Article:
According to confidence heuristic, expressed greater confidence (certainty) leads to increased impressions of expertise and believability. So whenever you express certainty (confidence) about your position, you raise your credibility. Quite a few studies showed the value of this technique:
- One study showed that witness’s confidence predicts his or her perceived credibility (Whitley & Greenberg 1986).
- Another study showed that people are more likely to accept an advice when their advisors show a lot of confidence (Sniezek & Van Swol 2001).
- Another study compared highly confident financial advisors with moderately confident ones. Advisors who expressed certainty about their stock forecasts were perceived as more knowledgeable and were more frequently chosen (Price & Stone 2004).
Will you always boost your persuasiveness by expressing certainty? No, but the exceptions are few.
Certainty and Accuracy: Confidence Calibration
A major exception to the power of certainty is when it conflicts with accuracy. Plenty of studies show that even small dents in accuracy can damage person’s overall credibility (for example, an eyewitness’s overall credibility can be damaged by showing that he was wrong about such peripheral details as the weather at the time of an accident).
A study by Elizabeth Tenney and her colleagues shows that certainty backfires whenever a confident person is shown to be inaccurate (Tenney et al 2007). In other words, people downgrade confident speakers more than non-confident ones for any inaccuracy. So whenever there is risk that you might be inaccurate, you’re best off expressing uncertainty. And when there is little risk that you’ll be shown inaccurate, express certainty.
Uncertainty and Increased Interest in Message
Expressed uncertainty can help when it increases interest in the message. For example, studies in consumer research shows that in certain cases the effectiveness of the confidence heuristic depends on who expresses certainty. For one, expressing uncertainty may be useful when your audience considers you an expert; when an expert shows uncertainty, it usually creates unexpectedness, and unexpectedness leads to more careful processing of the message; more careful processing of the message, when the arguments are strong, will lead to more persuasion. (Of course, when the arguments are weak, more careful processing will lead to less persuasion.)
In one study (Karmarkar & Tormala, 2010), two Stanford University researchers asked subjects to read a restaurant review.
- Some subjects read the review which expressed high certainty: “I can confidently give [the restaurant] Bianco a rating of 4 (out of 5) stars.”
- Others read the review that expressed low certainty: “I don’t have complete confidence in my opinion, but I suppose I would give Bianco a rating of 4 (out of 5) stars.”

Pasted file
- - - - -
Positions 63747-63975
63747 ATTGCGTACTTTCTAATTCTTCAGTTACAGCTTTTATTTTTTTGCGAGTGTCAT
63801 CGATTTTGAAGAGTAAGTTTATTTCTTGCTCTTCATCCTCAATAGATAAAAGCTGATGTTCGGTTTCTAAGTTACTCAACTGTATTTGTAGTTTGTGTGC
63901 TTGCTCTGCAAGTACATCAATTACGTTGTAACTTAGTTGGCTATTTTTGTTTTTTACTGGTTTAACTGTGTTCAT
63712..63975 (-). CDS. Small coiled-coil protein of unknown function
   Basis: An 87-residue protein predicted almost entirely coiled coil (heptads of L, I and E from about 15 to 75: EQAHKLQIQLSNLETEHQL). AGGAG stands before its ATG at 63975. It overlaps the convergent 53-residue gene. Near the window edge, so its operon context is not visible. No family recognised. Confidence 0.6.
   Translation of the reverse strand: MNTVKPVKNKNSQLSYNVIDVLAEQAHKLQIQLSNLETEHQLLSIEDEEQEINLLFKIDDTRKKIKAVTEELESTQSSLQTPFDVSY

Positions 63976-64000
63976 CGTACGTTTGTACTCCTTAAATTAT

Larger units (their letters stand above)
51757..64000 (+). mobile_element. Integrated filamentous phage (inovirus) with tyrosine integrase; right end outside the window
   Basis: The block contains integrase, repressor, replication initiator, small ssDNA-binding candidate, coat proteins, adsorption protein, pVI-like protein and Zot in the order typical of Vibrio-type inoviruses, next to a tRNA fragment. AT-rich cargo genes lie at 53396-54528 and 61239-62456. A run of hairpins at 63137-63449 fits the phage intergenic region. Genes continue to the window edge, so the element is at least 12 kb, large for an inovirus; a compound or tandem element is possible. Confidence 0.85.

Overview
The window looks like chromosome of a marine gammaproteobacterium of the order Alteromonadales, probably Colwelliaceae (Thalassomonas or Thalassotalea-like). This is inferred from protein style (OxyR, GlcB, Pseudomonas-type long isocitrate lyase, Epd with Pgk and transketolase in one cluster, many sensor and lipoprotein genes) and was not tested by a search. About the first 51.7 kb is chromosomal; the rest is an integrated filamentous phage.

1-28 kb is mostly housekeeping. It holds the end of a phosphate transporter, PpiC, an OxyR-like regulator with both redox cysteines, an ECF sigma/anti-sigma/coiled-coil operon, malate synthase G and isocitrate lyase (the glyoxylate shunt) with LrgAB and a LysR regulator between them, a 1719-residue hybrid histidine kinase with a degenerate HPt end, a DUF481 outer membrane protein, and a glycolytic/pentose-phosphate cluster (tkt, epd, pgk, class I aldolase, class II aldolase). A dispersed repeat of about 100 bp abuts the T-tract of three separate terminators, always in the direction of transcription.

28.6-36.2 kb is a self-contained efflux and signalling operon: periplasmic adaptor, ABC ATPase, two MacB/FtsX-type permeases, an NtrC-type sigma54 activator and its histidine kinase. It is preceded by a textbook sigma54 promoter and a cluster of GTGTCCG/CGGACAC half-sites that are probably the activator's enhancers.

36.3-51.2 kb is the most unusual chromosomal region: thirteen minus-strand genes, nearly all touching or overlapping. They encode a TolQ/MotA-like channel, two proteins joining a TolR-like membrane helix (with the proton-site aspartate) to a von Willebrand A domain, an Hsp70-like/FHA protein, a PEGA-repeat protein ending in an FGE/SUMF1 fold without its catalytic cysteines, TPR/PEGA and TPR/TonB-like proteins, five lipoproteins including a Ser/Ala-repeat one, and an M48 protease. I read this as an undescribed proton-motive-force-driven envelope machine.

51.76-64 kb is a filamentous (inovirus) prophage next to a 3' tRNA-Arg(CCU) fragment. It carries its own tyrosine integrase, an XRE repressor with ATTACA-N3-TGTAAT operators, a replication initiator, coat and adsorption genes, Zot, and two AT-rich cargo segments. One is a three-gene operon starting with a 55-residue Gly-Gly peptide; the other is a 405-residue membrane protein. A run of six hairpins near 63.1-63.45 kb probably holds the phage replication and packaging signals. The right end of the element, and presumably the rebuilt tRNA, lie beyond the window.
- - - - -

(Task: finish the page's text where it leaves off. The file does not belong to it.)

Of course, anyone would expect that the two reviews would sway differently. But what mattered here was who the reviewer was: expert or non-expert.
- Expert was described thus: Stephen Stone, a nationally renowned food critic and regular contributor to the food and dining section of a major newspaper area.
- Non-expert was described as follows: Stephen Stone, a networks administrator at a nearby community college who kept a personal Web journal.
The results were as researchers predicted:
“a nonexpert source gained interest and influence by expressing certainty, whereas an expert source gained interest and influence by expressing uncertainty.”
Unexpectedness is one of the main reasons here. We expect lay people to be less confident about their opinions; this is precisely why we call them non-experts. Conversely, we expect experts to be certain about their opinions, precisely because of their expertise in the field. We find it startling to hear an expert expressing doubt; our violated expectancies increase our interest in the message, and this in turn boosts persuasion (when the message contains strong arguments). So the main takeaway is that lay people should express high certainty and experts should express some doubt. Yet again, here the function of certainty or uncertainty is to create unexpectedness; when people are already motivated to think carefully about the message, additional unexpectedness may have little effect.
- Whitley, Bernard E., Jr. and Martin S. Greenberg , The Role of Eyewitness Confidence in Juror Perceptions of Credibility, Journal of Applied Social Psychology, Vol. 16, 387-409 (1986).
- Sniezek, Janet A. and Lyn M. Van Swol, Trust, Confidence, and Expertise in a Judge-Advisor System, Organizational Behavior and Human Decision Processes, Vol. 84, 288-307 (2001).
- Price, Paul C. and Eric R. Stone, Intuitive Evaluation of Likelihood Judgment Producers: Evidence for a Confidence Heuristic, Journal of Behavioral Decision Making, Vol. 17, 39-57 (2004).
- Elizabeth R. Tenney, Robert J. MacCoun, Barbara A. Spellman, and Reid Hastie, Calibration Trumps Confidence as a Basis for Witness Credibility, Psychological Science Vol. 18, 46-50 (2007)
- Uma R. Karmarkar, Zakary L. Tormala, Believe Me, I Have No Idea What I’m Talking About: The Effects of Source Certainty on Consumer Involvement and Persuasion, Journal of Consumer Research, Vol. 36, 1033-1049 (April 2010)